Why a college scholarship program?
Upon graduating high school, Voces y Manos students’ career objectives are consistently clear: most want to gain university degrees so that they can work as doctors, nurses, agriculture technicians, and teachers in their own communities. Upon graduating high school, however, students face significant barriers to realizing these goals. Poverty precludes many of our students from enrolling in college. Furthermore, those that seek employment in the community development sector are often stymied by the requirement that they possess prior work experience. Therefore, many talented young people take jobs as merchants, taxi drivers, or police officers, simply because they perceive such jobs to be their only viable option.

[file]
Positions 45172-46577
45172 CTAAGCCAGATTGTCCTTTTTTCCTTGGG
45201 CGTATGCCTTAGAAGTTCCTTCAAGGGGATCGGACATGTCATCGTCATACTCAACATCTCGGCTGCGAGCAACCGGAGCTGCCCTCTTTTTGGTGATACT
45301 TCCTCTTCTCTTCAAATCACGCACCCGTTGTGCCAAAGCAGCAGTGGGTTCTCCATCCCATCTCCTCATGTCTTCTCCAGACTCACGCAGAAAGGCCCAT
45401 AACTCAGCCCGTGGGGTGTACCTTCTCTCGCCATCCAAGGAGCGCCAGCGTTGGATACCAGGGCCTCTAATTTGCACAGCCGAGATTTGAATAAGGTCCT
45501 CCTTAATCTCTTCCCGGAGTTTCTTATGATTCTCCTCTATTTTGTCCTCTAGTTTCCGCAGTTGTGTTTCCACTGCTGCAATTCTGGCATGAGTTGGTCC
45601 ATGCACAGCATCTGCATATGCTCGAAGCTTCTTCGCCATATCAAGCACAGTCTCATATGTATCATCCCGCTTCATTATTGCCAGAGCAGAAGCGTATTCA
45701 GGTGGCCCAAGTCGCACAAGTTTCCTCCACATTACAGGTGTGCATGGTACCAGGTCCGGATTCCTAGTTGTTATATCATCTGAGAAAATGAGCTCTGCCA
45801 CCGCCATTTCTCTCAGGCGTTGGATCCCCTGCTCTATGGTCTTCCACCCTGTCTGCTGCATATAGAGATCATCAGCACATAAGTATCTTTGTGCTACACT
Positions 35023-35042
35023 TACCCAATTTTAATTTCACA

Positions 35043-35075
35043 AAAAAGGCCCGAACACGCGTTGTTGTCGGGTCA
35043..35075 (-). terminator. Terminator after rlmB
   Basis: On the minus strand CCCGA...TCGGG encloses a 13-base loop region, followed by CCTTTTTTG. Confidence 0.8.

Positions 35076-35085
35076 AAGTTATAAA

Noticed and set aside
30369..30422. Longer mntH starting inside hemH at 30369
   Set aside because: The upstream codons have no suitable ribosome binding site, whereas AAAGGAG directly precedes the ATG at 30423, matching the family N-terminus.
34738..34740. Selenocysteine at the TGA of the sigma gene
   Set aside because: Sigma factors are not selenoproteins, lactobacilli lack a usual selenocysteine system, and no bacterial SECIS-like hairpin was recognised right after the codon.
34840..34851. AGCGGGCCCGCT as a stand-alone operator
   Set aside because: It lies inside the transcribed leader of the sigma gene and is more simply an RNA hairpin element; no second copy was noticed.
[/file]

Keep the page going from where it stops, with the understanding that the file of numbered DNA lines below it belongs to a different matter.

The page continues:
How the program works
The internship/scholarship program consists of three components: 1) ongoing capacity building, 2) work experience, and 3) university scholarships. On weekdays, students work work at internship placements under the guidance of experienced mentors. On weekends, they attend college courses. Stipends paid by Voces y Manos and partner agencies (50% paid by each entity) allow students to cover the costs of schooling.
Here is a video of Claudia, one of our 2014 interns, describing her experience in the program:
In 2014, the internship program’s pilot year, Voces y Manos staff conducted an evaluation to assess the project’s impacts. This evaluation identified three key project impacts:
- Expanded access to higher education and work for indigenous youth
- Improved services to the local community
- Increased capacity of local community to improve their own health conditions
Most importantly, of the four students enrolled in the program in 2014, three ultimately acquired full-time work in the community-development sector, while continuing to work toward graduation from college.